The 0.5-inch ECX331A XGA (1024×768 RGB) 2,400k dot Sony OLED panel found in the above cameras, had at the time the highest resolution and pixel density of any commercial microdisplay. The benefit is that it provides an incredibly clear image, finally challenging optical viewfinders.
We’ve been championing electronic viewfinders as the future replacement to optical viewfinders in cameras, for some time now, because they offer certain clear advantages. First of all you can do away with the typical reflex mirror used to reflect part of the oncoming light from your lens to the pentaprism in optical viewfinders; as a result, you get more light onto your sensor and a more compact camera – see mirrorless cameras.
An EVF can also be more informative and customizable, with overlay information, and because you are effectively always looking at what the camera CMOS sensor is seeing, you have an exact live preview of what you will be shooting when you press the shutter button.
Until recently however, EVFs generally sucked, you had a pixelated image with a lot of lag and usually bad color reproduction and poor contrast.
That’s why we were so impressed with Sony’s new OLED panel, as it minimized all of the above issues. It has a sub-pixel pitch of 3.3μm x 9.9μm for each of the Red, Green and Blue sub-pixels for an effective 9.9μm pixel pitch (size of each pixel). In comparison, the iPhone 4S with a 3.5-inch 960×640 resolution display has a pixel pitch of 77.1μm.
Besides the high pixel density, the 0.5-inch Sony OLED panel offers a wide color gamut (90% of NTSC), high 10,000:1 contrast ratio, and fast 0.01ms response time with 200 cd/m2 brightness. Here is an image we captured of Sony’s EVF on the A65:
Well, now it seems there is a worthy challenger. A French company, MicroOLED, has just announced a 0.61-inch OLED microdisplay packing a total of 5,400k dots with a color resolution of 1280×1024 (SXGA) or monochrome at 2560×2048.
MicroOLED is quoting a sub-pixel pitch of 4.7μm by 4.7μm, i.e. by our calculations about one-third smaller sub-pixels compared to the Sony OLED panel. We would also guess, from the specifications, that the color version is not a typical RGB panel but probably an RGBW (White) panel. This means that the effective RGBW pixel pitch is 9.4μm compared to the Sony ECX331A pixel pitch of 9.9μm. The difference is not significant for color panels, but bear in mind that the MicroOLED panel is larger overall. We’ve tried to illustrate the different subpixel arrangements and the relative sizes below.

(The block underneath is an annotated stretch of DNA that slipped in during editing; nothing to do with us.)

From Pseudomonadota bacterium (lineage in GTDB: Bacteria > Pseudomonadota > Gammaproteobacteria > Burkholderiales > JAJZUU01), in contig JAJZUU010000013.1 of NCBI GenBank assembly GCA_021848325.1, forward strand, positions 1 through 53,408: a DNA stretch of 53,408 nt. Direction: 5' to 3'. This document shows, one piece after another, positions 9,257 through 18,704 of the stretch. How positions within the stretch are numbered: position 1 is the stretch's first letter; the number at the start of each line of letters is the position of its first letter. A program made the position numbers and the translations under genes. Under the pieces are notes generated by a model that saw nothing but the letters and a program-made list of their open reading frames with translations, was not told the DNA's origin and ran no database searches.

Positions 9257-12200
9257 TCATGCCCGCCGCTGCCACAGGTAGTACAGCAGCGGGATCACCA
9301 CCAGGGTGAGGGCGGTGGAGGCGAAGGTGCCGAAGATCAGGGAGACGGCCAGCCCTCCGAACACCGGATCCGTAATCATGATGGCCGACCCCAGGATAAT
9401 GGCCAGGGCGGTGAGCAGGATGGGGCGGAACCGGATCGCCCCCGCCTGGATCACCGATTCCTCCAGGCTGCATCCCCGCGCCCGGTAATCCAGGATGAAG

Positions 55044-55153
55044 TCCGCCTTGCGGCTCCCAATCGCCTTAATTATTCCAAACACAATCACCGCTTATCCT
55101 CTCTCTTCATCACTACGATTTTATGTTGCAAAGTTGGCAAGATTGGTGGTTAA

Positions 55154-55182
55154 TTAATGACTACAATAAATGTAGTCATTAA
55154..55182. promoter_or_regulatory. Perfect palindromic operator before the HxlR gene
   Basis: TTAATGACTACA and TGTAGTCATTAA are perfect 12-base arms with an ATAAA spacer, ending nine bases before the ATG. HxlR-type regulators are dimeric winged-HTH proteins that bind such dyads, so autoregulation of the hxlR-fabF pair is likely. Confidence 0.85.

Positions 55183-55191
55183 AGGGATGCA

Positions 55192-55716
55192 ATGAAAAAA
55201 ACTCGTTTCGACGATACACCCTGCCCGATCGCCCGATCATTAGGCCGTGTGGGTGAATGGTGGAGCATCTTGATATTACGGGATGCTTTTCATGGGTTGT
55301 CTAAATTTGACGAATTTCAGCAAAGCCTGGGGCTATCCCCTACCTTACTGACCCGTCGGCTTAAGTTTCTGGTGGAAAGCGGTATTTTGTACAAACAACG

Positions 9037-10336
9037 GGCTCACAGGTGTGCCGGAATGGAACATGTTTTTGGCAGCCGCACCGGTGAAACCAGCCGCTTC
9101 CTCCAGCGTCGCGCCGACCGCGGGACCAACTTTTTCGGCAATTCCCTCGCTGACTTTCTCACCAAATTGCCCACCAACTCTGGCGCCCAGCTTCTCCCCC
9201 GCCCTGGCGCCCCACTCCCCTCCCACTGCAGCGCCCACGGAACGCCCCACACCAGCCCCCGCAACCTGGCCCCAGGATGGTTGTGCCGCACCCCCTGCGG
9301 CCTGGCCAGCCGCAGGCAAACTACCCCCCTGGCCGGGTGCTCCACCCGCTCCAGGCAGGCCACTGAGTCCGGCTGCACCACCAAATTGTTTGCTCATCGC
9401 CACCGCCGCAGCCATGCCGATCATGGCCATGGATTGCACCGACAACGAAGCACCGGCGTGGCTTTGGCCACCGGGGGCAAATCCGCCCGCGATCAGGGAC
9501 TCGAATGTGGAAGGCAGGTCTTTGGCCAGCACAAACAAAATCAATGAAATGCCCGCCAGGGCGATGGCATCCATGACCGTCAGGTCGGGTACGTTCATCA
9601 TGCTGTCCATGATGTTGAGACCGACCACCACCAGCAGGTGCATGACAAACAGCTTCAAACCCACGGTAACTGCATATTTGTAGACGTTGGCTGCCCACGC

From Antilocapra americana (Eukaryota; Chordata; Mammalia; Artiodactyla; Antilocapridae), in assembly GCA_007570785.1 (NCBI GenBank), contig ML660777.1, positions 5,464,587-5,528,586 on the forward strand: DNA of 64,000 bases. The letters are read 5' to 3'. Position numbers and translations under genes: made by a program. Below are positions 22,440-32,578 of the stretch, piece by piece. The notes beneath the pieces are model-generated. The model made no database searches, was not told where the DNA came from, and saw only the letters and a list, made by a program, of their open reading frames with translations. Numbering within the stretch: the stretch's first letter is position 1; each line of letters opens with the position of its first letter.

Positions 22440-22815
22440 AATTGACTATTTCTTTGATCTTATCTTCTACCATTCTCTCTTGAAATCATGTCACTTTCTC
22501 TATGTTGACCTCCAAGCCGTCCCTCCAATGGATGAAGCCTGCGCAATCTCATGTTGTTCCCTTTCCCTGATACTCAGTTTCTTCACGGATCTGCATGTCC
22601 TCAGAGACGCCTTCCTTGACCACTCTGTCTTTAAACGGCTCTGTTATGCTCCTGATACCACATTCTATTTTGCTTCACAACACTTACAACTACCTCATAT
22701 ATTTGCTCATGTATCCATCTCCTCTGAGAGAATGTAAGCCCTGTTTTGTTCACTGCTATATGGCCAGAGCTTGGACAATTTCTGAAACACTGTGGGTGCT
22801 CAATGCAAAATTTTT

The MicroOLED panel is said to have high contrast (maximum 100,000:1) and high uniformity (96 per cent), while it’s claiming to have lower power consumption than competitors.
We are really excited by the market potential of our new 5.4 million pixel density 0.61 inch diagonal OLED microdisplay that is superior in picture quality to any product in its category, said Eric Marcellin-Dibon, CEO of MicroOLED.
This OLED microdisplay is already creating quite a stir among world leaders in imaging products who commend the high pixel density and the remarkable image quality. Moreover, the current trend in replacing optics with electronics components fits excellently with our ability to produce this exceptional picture quality in miniature format. We see many opportunities opening up in existing applications and new markets as a result.
The company is quoting as potential applications, digital camera EVFs (obviously), head-mounted displays and military applications.
Evidently, we can’t wait for this OLED micropanel to find its way into our future digital cameras.[MicroOLED]